In this congressional session, Kilmer is fighting to fund three more projects in Kitsap: the Port Orchard marina, the Gorst freeway thoroughfare and low-income housing in Bremerton.
Kilmer’s biggest ask is $10 million for the Gorst resiliency project. Located about five miles out of Port Orchard, Gorst is the site of chronic traffic congestion. The funding would underwrite preliminary engineering and environmental impact statement work and a resiliency study of the corridor.
“This is about having the federal government put some skin in the game to fix the transportation challenges at Gorst,” Kilmer said. “Obviously, the way we all experience it is primarily sitting in traffic.”
The resiliency project is aimed at ensuring the Gorst corridor will remain open and provide access to the military shipyard in the event of a natural disaster, the lawmaker said. “The concern the Navy has voiced is [the roadway is] vulnerable. If there is an earthquake, it could potentially cut off the only means of entry into the only West Coast shipyard that can service a carrier.”
The Gorst funding is viewed as “a high priority,” he added.
The lawmaker also is pushing for $5 million to build a new breakwater at the Port Orchard Marina. The structure would protect moored boats and the city’s waterfront against waves and storm surges, said James Weaver, director of marine facilities at the Port of Bremerton.
The existing 50-year-old breakwater is well beyond its 25-year lifespan, he said. Getting an updated breakwater for the marina, which has over 450 boat slips, would be welcomed, Weaver added.
Kilmer also hopes to secure $3 million for additional low-income housing in Bremerton. The effort, headed by a consortium of nonprofit and social service organizations, would allow for the acquisition of Mills Crossing to serve approximately 150 residents of Kitsap who are seeking affordable housing, Kilmer said.
“The project would help acquire properties and preserve them as affordable housing for folks that might otherwise struggle to afford a roof over their heads,” Kilmer said.
Kilmer’s office this year received 80 applications from local governments and nonprofit entities seeking federal funding. Those requests need to be pared down to 15, the maximum number of community projects each member is allowed to put before the Appropriations committee.
To help determine which applications are most deserving, Kilmer has organized an independent community advisory panel to look over submissions. “We wanted to have a process that was based on merit. So, we have a panel of people vet these projects to say whether they are ready for prime time,” he said.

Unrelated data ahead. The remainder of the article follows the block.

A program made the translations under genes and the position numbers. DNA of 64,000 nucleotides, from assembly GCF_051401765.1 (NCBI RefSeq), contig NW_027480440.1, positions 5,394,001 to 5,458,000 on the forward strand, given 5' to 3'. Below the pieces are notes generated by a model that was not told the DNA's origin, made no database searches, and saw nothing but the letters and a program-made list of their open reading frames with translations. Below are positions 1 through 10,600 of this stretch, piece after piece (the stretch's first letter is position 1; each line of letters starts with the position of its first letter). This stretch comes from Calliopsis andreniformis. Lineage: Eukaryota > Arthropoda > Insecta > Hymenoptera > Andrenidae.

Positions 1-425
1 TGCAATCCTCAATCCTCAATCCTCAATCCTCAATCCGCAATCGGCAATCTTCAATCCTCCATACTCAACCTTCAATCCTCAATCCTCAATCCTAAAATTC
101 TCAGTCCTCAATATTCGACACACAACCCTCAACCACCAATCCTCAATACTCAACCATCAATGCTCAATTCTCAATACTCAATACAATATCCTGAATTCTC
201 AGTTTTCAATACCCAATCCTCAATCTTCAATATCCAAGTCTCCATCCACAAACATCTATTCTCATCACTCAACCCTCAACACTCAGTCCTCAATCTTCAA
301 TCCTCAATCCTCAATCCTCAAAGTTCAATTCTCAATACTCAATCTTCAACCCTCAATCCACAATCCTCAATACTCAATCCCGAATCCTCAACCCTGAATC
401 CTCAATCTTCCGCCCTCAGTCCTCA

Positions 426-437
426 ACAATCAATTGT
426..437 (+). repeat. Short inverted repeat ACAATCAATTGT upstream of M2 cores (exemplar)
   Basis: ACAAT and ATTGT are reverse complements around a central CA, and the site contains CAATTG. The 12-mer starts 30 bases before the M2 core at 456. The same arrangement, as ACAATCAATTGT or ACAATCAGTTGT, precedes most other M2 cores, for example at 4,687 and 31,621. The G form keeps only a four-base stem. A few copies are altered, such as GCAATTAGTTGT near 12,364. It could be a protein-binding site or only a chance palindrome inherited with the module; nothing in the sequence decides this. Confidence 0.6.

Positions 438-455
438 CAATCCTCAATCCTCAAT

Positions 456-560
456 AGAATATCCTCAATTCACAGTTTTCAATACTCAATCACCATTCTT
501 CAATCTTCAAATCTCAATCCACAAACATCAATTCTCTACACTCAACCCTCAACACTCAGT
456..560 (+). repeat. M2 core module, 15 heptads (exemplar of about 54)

The panel consists of leaders from each of the six counties Kilmer represents: (Joe Morrison, executive director of the Kitsap Economic Development Alliance, represents Kitsap), a tribal representative, and the head of the minority business development agency.
The panel reviews each submission and scores it based on, among other things, community support, does it create economic opportunity, and if funded, is it ready to go, Kilmer said.
He added he is not aware of any other member of Congress who has set up a similar panel. He got the idea from his time on the “Fix Congress” committee, which he chaired for several years.
The panel’s examination of community projects seems to be paying off. Every project the Northwest congressman presented to Appropriations in the past two years has been awarded federal funding. Working with Appropriations seems to be a good fit for Kilmer.
“A lot of the issues my district faces are related to where the money goes. Funding for the shipyard and for the people who work there is determined by the Appropriations committee. So is funding for cleaning up Puget Sound and for salmon recovery. If you think about the things I want to work on, particularly related to jobs, so many jobs depend on the shipyard, on healthy salmon, and on the national park and national forest,” he said.
“I’m in a position where I can advocate for jobs for our region. As someone who came to Congress because I wanted to make sure we created more economic opportunity, I’m not sure there is a better place for me to be.”